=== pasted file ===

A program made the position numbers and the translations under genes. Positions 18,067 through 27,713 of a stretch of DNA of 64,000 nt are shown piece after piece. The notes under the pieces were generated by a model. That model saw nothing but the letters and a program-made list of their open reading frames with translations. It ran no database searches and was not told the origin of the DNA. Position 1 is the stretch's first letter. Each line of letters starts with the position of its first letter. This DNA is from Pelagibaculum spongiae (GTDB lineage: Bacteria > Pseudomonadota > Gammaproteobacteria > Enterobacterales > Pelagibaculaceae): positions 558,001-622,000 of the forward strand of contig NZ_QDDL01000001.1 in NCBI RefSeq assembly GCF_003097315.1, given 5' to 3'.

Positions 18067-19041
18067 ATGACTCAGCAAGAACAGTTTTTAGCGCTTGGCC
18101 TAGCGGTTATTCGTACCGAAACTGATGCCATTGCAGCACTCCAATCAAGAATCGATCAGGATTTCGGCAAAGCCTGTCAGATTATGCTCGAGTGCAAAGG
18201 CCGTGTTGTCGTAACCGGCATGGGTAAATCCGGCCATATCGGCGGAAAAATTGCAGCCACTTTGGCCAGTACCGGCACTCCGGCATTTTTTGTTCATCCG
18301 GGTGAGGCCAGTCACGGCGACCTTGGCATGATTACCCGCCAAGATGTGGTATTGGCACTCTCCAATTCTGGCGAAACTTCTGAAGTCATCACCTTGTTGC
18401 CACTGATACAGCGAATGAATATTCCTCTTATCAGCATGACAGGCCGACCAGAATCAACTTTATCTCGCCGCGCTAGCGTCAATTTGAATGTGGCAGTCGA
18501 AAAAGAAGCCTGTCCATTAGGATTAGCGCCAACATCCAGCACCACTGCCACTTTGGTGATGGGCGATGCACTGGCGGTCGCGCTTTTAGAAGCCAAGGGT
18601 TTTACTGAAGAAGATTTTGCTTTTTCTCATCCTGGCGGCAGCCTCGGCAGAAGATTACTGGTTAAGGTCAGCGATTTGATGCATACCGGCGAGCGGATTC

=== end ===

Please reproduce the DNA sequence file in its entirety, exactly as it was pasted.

A program made the position numbers and the translations under genes. Positions 18,067 through 27,713 of a stretch of DNA of 64,000 nt are shown piece after piece. The notes under the pieces were generated by a model. That model saw nothing but the letters and a program-made list of their open reading frames with translations. It ran no database searches and was not told the origin of the DNA. Position 1 is the stretch's first letter. Each line of letters starts with the position of its first letter. This DNA is from Pelagibaculum spongiae (GTDB lineage: Bacteria > Pseudomonadota > Gammaproteobacteria > Enterobacterales > Pelagibaculaceae): positions 558,001-622,000 of the forward strand of contig NZ_QDDL01000001.1 in NCBI RefSeq assembly GCF_003097315.1, given 5' to 3'.

Positions 18067-19041
18067 ATGACTCAGCAAGAACAGTTTTTAGCGCTTGGCC
18101 TAGCGGTTATTCGTACCGAAACTGATGCCATTGCAGCACTCCAATCAAGAATCGATCAGGATTTCGGCAAAGCCTGTCAGATTATGCTCGAGTGCAAAGG
18201 CCGTGTTGTCGTAACCGGCATGGGTAAATCCGGCCATATCGGCGGAAAAATTGCAGCCACTTTGGCCAGTACCGGCACTCCGGCATTTTTTGTTCATCCG
18301 GGTGAGGCCAGTCACGGCGACCTTGGCATGATTACCCGCCAAGATGTGGTATTGGCACTCTCCAATTCTGGCGAAACTTCTGAAGTCATCACCTTGTTGC
18401 CACTGATACAGCGAATGAATATTCCTCTTATCAGCATGACAGGCCGACCAGAATCAACTTTATCTCGCCGCGCTAGCGTCAATTTGAATGTGGCAGTCGA
18501 AAAAGAAGCCTGTCCATTAGGATTAGCGCCAACATCCAGCACCACTGCCACTTTGGTGATGGGCGATGCACTGGCGGTCGCGCTTTTAGAAGCCAAGGGT
18601 TTTACTGAAGAAGATTTTGCTTTTTCTCATCCTGGCGGCAGCCTCGGCAGAAGATTACTGGTTAAGGTCAGCGATTTGATGCATACCGGCGAGCGGATTC